Federal Reserve Bank Chair Ben Bernanke has recently been giving comments that suggest that the economy might soon be witnessing a tightened monetary policy. And it has been a common saying, that given that the weight of the economic world is on his shoulders, when Ben Bernanke hiccups, the stock market hiccups with him.
Meanwhile, the U.S. auto industry has lately been flying. After some lower-than-anticipated sales figures for the month of March and April, the industry displayed a solid rebound in May, which suggests that the industry is set to show some record high number in 2013.
One of the reasons of rising auto sales has been availability of cheap credit. This may not remain the same in case of rising interest rates. The question to be asked is: What will be the impact of a tightened monetary policy on auto sales and hence on the performance of auto companies?
Is Fed tightening really a headwind for Auto companies?
Fed tightening may have no near-term impact on US auto sales but could be a headwind to the auto stocks.
With the prospect of Fed tightening via tapering looming at some point in the future, investors have been wary of the future of auto companies. To examine the impact, the historic relation between the fed funds rate (in the past the mechanism for Fed tightening), U.S. light vehicle sales figures and the relative performance of auto stocks were analyzed. It was found out that the rising interest rates have only a modest impact on the overall auto sales.
However, headwinds do arise for automotive companies in a rising interest rate environment, especially for the Original Equipment Manufacturers (OEMs), the companies which make car parts.
Rising interest rates on monthly auto loan payments is de minimis.
It is interesting to note that rising interest rates are expected to have no to minimal impact on monthly loan payments. Using a $25,000 illustrative car as an example, for every 100 basis point (1%) increase in the interest rate the monthly payment (currently $548 on a 2.5%, 48 month loan) would increase by about $11 – not overwhelming by any means.
Is there any correlation between interest rates and auto sales?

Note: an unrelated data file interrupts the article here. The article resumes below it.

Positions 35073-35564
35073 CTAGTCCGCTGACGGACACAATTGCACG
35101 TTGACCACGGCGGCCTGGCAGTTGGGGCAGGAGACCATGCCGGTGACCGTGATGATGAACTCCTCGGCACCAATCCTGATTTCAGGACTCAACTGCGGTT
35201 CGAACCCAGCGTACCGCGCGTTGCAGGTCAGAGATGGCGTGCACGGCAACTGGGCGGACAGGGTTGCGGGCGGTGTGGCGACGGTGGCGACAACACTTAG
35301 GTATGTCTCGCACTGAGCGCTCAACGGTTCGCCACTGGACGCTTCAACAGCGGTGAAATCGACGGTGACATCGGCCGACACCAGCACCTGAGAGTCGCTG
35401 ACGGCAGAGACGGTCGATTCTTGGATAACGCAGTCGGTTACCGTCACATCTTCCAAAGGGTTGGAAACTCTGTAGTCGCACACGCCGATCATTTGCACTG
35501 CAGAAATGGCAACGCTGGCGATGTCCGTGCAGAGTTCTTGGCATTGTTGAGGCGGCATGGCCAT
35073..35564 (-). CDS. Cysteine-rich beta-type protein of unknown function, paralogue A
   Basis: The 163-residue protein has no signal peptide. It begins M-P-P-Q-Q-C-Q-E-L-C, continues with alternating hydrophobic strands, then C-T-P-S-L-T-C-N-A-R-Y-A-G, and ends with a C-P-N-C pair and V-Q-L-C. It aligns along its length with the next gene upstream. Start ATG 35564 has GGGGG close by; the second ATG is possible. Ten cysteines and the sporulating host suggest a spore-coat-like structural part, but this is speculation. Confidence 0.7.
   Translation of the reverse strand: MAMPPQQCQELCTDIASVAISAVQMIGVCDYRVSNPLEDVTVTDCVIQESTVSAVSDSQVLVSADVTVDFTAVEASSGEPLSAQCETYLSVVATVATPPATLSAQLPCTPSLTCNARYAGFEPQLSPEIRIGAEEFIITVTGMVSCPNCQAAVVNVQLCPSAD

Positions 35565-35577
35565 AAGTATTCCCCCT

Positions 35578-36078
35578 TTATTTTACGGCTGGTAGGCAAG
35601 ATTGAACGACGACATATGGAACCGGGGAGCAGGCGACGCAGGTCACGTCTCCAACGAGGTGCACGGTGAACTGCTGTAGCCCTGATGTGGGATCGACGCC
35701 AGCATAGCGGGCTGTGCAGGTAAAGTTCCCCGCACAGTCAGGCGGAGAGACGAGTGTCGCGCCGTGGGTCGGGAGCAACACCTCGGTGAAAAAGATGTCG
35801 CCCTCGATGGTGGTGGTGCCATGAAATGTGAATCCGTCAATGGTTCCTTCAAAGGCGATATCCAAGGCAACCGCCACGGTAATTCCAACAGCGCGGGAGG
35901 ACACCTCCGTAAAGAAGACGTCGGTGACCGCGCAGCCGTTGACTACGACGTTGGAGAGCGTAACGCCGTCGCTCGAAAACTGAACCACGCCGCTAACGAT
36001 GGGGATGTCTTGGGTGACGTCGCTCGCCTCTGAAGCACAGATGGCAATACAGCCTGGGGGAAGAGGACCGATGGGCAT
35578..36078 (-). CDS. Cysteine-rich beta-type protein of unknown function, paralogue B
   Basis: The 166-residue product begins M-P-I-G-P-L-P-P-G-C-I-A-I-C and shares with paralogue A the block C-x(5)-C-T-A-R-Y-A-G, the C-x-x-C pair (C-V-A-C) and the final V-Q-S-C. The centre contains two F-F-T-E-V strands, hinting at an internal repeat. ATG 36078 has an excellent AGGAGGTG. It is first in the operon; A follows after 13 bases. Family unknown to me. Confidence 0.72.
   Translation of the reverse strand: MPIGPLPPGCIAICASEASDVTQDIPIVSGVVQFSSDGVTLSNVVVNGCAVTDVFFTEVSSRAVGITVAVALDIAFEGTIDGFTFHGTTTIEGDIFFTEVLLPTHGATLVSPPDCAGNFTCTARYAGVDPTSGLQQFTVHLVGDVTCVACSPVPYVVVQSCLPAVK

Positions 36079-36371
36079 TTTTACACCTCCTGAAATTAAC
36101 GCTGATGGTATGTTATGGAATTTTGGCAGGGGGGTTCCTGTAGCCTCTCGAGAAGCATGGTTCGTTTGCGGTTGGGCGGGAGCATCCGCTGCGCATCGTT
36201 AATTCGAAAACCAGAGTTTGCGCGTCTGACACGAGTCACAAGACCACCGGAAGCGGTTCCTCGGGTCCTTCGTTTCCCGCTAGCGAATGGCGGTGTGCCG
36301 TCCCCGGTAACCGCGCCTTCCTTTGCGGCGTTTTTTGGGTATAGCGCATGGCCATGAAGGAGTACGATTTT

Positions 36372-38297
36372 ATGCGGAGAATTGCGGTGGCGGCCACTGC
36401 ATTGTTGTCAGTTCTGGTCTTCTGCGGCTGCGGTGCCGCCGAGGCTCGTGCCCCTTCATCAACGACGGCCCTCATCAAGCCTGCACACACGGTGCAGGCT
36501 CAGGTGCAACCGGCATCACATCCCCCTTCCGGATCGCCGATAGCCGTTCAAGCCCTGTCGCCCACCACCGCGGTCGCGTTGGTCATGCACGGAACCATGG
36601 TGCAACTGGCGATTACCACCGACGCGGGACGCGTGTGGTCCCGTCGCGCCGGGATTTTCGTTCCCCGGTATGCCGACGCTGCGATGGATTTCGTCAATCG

The Seasonally Adjusted Annual Rate (SAAR) figure can increase in the initial year of tightening, even though there is only modest correlation between rising interest rates and overall auto sales.
Many readers get confused between the actual sales and the SAAR figure. While the actual sales figure shows us the actual amount of vehicles (in units) that have been sold in a particular month, the SAAR figure depicts the selling rate of vehicles for a particular month. By this I mean that a SAAR rate of 15 million for a particular month indicates that the auto industry is on pace to sell 15 million vehicles on an annual basis, or 1.25 million per month.
Looking at key tightening cycles, U.S. SAAR generally improves over the first year after the initial tightening. In 5 of the last 6 tightening cycles, SAAR increased over the initial year, with the exception of 1986-1989. In about half the cycles, SAAR fell by the end of the tightening cycle (perhaps as the Fed eases after seeing economic conditions weaken), but in three other cycles SAAR finished higher at the end of tightening.
What about auto stocks?
Auto stocks tend to under-perform in periods of rising interest rates as investors resort to the “old playbook” of rotating out of interest-rate sensitive sectors.
In determining the impact on auto stocks, Ford Motor Company (NYSE:F)
and General Motors Company (NYSE:GM)
provided the largest data-set with which to work. The result was compelling – during the six previous periods of sustained monetary policy tightening, Ford Motor Company (NYSE:F)
significantly under-performed the S&P each period while General Motors Company (NYSE:GM) under-performed the S&P in five of the six periods.